Keep on truckin'
On June 27, City Council approved changes to city code that constitute a general update on food-truck policy. The first two, ordinances 17-47 and 17-48, are general language updates, changing official terminology from "peddler of food wares" to "mobile food vendor" in two articles in the city code chapter on business licensing, liquor regulation and taxation. The third, 17-49, provides a legal way for mobile food vendors to set up at parking meters. All three ordinances were passed unanimously with no public comments at either reading, with Council President Richard Skorman recusing himself for each vote. (Skorman's involvement with Poor Richard's Restaurant and Rico's Café and Wine Bar constituted a conflict of interest.)
Starting with ordinances 17-47 and 17-48, while some will lament the fact that a multi-ton mobile kitchen capable of hitting highway speeds will be legally classified as a "Mobile Food Vendor apparatus" rather than the more whimsical "peddler's cart," there is some substantial clarification. Mobile food vendors can't operate within 20 feet of an intersection. They can't sell to someone standing in the street. And they can't block traffic, vehicular or pedestrian.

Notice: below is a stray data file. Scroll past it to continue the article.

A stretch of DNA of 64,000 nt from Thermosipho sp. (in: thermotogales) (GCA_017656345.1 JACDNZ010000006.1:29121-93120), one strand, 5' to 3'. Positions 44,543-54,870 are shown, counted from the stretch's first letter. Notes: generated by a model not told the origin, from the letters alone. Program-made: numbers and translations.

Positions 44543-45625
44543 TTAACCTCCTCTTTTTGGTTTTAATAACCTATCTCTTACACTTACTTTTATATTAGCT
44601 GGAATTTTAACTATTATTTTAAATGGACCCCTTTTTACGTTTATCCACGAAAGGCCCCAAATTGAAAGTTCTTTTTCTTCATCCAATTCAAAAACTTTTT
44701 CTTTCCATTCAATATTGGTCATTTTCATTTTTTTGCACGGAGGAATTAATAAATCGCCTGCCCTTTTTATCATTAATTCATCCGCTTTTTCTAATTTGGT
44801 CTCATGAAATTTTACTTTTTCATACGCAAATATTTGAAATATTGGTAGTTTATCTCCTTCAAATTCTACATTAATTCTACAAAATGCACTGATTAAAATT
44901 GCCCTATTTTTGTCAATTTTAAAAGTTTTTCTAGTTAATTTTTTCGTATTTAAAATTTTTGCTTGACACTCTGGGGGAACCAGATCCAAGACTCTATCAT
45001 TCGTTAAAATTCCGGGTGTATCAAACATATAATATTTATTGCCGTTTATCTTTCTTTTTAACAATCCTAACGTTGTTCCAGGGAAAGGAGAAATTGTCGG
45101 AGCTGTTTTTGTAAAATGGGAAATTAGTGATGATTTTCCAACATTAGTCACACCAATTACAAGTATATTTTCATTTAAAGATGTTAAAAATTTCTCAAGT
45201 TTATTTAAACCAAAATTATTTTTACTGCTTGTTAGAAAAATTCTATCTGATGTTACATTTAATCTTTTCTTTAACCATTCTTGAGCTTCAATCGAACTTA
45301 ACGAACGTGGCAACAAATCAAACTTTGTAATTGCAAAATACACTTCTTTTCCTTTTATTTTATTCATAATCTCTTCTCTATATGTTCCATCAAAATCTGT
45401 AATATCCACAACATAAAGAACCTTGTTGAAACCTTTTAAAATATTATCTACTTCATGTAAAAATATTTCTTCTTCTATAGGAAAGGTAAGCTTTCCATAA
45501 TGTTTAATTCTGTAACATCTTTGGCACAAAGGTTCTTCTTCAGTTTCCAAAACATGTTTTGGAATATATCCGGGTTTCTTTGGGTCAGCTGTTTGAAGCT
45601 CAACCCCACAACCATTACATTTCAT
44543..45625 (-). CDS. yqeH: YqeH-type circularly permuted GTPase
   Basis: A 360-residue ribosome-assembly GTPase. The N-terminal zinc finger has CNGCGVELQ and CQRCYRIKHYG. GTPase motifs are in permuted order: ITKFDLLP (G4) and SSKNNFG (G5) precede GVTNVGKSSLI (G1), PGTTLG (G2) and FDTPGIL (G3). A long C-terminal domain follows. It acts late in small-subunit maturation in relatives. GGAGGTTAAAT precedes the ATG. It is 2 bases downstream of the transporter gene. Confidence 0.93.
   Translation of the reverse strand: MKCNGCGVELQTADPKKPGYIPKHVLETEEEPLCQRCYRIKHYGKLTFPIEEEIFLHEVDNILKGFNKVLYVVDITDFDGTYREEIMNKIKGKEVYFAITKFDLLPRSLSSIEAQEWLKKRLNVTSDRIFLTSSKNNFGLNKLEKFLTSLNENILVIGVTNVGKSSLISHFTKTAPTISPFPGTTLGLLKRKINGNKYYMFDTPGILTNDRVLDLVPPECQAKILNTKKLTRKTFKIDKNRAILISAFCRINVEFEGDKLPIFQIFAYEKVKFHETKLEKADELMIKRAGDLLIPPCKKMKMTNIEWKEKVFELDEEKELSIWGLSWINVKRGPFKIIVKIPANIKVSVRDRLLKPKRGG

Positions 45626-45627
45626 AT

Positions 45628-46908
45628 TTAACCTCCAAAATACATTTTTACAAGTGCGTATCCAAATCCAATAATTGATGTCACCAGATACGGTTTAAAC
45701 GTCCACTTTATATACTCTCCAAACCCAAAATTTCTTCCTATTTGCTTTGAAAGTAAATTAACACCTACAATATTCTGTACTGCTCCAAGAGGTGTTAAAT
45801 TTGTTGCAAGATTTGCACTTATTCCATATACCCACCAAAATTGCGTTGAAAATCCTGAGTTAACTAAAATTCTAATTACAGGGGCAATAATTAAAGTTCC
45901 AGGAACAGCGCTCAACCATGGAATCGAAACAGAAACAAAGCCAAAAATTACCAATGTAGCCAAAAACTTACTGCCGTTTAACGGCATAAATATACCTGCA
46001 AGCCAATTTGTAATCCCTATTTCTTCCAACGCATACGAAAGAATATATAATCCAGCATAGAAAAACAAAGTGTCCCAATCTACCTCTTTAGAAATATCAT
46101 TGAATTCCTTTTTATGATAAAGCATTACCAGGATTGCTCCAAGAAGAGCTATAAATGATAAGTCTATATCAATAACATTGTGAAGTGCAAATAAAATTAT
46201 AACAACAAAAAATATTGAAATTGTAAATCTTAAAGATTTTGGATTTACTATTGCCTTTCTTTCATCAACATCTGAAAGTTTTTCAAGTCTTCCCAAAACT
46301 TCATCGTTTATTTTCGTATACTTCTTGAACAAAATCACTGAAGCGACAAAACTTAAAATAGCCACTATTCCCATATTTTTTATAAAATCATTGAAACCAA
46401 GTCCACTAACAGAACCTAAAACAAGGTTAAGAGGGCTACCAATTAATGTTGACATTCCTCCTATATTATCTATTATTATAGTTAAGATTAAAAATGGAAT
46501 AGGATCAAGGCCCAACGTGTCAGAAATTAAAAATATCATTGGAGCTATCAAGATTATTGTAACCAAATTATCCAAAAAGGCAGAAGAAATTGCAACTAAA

We've covered ordinance 17-49 before (see Side Dish, April 12), but the code change gives mobile food vendors a way to get a permit for extended use of a metered parking spot. For this to happen, a brick-and-mortar business must partner with a food truck and apply on their behalf for up to four parking meter hoods, usable on either side of the street the business is on. Each brick-and-mortar can only get two such permits per year, but food trucks can work with as many businesses as they please. The food truck can only use the space for 12 hours, and the meter hood must go on two hours in advance.
The ordinance should be finalized by mid-July, after which businesses can start applying for a permit.